When we launched in 2019 we were initially very dependent on grant funding from the likes of the Toyota Mobility Foundation, EEP Africa, and the Africa Enterprise Challenge Fund. But we could not survive on grants alone and needed to demonstrate we could achieve financial viability. So we trialled a pilot programme in a rural community of 6,000 people. We set up a fleet of 50 tricycles, adding another 60 the next year, training women to drive the vehicles and testing our community-based sharing model to demonstrate to potential investors that the model could be sustainable.
Why did you choose to use three-wheeled vehicles and where do you source them from?
Our three-wheelers can carry loads of up to 400 kilograms – several times heavier than motorbikes can – are very easy to learn to drive, and do not require a licence to operate.
We import our tricycles from China but have a factory in Harare where we modify them to suit our market – for example better tires, shock absorbers, and mud flaps for off-road terrains. When we first used the vehicles, we found their batteries were not suitable for our needs because they were not built for driving for such long periods without charging, and quickly needed replacing. So we focused on sourcing lithium batteries that could drive over 100 kilometres on a single charge, and developing a modular battery swapping and charging system with a solar company called Zenergy. We’ve also invested in other technologies such as a USSD booking system.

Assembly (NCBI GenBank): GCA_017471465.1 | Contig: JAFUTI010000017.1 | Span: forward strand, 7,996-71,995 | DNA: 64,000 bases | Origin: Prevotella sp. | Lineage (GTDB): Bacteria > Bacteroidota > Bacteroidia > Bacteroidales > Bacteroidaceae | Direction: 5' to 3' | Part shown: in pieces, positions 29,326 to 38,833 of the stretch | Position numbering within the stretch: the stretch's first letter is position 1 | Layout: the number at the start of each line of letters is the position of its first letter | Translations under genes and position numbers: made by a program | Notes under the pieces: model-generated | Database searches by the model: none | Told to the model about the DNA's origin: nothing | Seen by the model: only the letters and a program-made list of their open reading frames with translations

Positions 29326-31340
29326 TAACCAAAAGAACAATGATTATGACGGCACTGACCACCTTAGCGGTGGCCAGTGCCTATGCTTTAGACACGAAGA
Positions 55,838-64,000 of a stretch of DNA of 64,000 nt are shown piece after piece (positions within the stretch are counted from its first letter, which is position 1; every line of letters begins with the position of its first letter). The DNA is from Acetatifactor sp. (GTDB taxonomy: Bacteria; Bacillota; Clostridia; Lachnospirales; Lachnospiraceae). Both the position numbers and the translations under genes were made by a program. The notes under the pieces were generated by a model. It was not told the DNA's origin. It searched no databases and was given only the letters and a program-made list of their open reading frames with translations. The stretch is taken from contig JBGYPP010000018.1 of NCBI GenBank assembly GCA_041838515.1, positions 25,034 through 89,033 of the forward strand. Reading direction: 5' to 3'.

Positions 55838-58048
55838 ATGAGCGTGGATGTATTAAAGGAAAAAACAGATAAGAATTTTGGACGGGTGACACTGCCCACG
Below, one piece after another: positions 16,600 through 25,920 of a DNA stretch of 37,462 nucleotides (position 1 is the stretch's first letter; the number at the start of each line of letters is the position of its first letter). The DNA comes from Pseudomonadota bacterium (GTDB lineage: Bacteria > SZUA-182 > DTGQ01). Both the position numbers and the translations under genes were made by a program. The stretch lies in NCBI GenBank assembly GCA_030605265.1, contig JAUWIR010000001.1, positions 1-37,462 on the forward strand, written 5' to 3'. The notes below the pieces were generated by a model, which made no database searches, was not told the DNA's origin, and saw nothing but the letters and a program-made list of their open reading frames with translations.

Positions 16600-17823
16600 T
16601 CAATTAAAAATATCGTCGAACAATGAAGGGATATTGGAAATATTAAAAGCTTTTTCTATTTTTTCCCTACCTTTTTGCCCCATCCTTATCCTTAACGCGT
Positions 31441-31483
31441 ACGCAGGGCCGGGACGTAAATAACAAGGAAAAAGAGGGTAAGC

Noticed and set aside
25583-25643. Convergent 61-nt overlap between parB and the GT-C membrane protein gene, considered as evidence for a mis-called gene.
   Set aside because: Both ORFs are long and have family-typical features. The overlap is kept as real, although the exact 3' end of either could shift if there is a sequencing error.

Discuss your growth plans.
We have recently raised $2 million investment from InfraCo Africa, which will enable us to build out our charging infrastructure and reach more rural communities.
Over the next 12 to 18 months, we want to prove we can execute consistently by setting up 12 sites, and operate fleets totalling over 600 vehicles in Zimbabwe, across various industries.
We are also looking at how we can expand into neighbouring countries, and are already working on similar offtake agreements with small-scale farmers in Zambia and Mozambique. We will predominantly choose locations where we can work with partners that rely on small-scale farmers.